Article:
Tom Griffith more than 4 years ago

Lay Servant/Lay Speaker

Toi be a little more accurate -- name change legislatioin has been before prior General Conferences. Our conference greeted the name change enthusiastically because it finally clearly broaded the role of the Lay Servant in the local church and community. It also removed a barrier that made it sound like being in the training only meant speaking. No one has been de-certified. I have been a Certified Lay Speaker since 1981 and am still sertified as a Lay Servant. If one feels a call to speak, then there is a training path to respond to that call. It would seem that rather than perching one's self hgh in order to cast a cynical view that is not factually correct, this wonderful movemetn within the denomination would have been better served with a piece that checked to see how the name change is being received and implemented across the various conferences. Uncovering the joy of being a Lay Servant may not have attracted so much attention but then most of us are thrilled to be those Lay Servants and go about our ministries without a lot of fanfare.

Roger L. Curless more than 4 years ago

Grace?

I'm all about constructive criticism, but this is dripping with cynicism and lacking in grace--characteristics I find on this blog too often.

Karl Kroger more than 4 years ago

Lay Speaking/Servant Ministries

I knew the name had changed. I did not know that our already-approved local church and certified lay speakers were invalidated. I did not know that there is a brand-new curriculum. I have no intention of informing my local church's lay speakers of these changes. I will wait to see what information our district and conference provide about this; so far, I have seen nothing except notice of an upcoming basic course. I had assumed it was simply the pre-GC course; it now seems I am wrong.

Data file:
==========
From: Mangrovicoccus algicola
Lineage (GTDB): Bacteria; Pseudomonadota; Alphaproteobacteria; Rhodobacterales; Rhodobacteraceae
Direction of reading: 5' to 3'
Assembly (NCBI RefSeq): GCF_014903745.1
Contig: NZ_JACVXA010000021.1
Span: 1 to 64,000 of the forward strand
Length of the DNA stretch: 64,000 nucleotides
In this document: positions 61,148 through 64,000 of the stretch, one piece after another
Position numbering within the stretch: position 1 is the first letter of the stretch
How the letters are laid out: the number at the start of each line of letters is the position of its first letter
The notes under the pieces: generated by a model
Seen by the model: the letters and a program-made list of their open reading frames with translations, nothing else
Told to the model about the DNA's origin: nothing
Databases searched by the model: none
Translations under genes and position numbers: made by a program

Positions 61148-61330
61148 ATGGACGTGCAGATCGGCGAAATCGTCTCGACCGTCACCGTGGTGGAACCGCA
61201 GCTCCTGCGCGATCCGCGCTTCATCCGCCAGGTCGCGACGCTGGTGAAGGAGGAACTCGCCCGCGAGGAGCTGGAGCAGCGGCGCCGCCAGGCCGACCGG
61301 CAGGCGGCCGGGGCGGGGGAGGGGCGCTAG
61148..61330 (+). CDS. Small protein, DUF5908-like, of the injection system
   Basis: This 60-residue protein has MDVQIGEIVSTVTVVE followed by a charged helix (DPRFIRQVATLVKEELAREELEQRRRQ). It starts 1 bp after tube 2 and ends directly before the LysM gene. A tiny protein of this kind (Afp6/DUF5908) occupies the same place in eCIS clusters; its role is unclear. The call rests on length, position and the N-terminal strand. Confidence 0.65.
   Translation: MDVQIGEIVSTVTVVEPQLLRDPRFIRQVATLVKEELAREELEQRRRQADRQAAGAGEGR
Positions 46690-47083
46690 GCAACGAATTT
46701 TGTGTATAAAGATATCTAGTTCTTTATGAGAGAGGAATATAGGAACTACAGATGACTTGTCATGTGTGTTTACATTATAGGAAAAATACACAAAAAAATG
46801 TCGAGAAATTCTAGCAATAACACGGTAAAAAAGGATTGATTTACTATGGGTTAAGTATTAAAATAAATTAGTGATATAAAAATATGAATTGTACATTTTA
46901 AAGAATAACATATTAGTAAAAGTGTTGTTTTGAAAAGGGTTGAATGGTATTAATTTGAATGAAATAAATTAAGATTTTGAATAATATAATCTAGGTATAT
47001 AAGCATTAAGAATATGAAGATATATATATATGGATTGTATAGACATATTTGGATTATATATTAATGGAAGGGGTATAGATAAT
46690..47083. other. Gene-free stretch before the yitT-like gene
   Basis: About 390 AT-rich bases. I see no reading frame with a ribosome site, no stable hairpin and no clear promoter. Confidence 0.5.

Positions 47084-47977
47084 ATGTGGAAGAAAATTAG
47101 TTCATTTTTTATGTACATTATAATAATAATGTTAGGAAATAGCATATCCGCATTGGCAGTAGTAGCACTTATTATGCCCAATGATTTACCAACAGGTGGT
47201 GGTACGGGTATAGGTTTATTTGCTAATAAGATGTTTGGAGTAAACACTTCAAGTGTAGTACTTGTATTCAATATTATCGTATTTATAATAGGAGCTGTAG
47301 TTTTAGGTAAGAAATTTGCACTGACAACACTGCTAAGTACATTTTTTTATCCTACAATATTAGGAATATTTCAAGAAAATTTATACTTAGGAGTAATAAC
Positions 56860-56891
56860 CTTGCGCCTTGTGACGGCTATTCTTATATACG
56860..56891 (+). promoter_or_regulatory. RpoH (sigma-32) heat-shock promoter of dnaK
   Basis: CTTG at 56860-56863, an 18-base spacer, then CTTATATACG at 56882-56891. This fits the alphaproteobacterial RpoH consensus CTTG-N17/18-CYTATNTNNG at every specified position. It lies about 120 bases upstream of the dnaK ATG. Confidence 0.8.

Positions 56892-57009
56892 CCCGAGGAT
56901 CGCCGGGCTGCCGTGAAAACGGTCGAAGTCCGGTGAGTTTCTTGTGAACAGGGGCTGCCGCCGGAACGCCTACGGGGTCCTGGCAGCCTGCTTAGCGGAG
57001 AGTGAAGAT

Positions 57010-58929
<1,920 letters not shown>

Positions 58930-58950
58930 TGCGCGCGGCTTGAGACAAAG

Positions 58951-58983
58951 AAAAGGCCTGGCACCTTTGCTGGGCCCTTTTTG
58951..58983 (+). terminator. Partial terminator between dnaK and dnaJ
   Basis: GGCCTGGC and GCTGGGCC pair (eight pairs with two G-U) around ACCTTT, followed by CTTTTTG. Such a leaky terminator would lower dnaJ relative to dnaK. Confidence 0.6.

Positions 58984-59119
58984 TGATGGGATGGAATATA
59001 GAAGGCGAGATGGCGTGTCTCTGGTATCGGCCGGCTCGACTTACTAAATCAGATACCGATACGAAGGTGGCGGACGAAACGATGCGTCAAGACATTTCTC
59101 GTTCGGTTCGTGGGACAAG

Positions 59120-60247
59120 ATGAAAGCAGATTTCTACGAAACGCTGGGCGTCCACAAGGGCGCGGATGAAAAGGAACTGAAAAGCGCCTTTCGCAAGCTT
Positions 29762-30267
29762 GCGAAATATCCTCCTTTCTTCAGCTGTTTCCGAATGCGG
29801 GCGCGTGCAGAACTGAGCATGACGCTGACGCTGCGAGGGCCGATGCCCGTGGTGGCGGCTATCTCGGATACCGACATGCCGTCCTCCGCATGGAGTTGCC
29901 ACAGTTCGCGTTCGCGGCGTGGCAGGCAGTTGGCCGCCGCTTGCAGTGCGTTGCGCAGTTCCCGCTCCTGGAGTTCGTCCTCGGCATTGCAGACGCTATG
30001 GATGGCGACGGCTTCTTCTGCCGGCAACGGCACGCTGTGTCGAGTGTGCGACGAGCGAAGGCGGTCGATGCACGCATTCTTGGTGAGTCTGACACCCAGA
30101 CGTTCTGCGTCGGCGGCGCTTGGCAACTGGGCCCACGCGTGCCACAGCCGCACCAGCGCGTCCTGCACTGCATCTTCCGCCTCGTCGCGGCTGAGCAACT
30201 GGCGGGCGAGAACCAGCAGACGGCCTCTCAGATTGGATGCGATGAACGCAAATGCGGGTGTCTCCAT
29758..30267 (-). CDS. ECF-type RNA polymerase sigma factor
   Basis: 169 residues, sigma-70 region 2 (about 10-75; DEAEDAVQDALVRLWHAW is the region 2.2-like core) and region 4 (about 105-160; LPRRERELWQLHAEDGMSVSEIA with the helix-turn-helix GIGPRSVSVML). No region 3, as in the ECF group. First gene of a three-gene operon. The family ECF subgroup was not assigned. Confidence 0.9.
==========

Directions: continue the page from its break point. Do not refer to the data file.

Jeanne Devine more than 4 years ago

Captain and Shakespeare were right...

Well, isn't this interesting! After training some 40 lay speakers over the course of my career, now they get to ride off into the sunset. I have seen the greatest returns in the LS program as far as local church leadership development. My inclination is to continue training them, giving them the title and making up my own darned certificates ("a rose by any other name.."). Thank you Cynthia for an excellent article about all the confusion, posturing, and "failure to communicate."

Pamela Nelson-Munson more than 4 years ago

Notable Quotes


Bishop Laurie Haller delivers the Episcopal Address at the 2017 session of the Iowa Annual Conference.“Are you modeling the love of Christ to everyone who walks through the doors of your churches? What are you doing outside your buildings for the people most in need in your communities, the state of Iowa, and this world? Are all of your many activities making a difference? Where’s your runway?”

– Bishop Laurie Haller in her first episcopal address to the Iowa Annual Conference.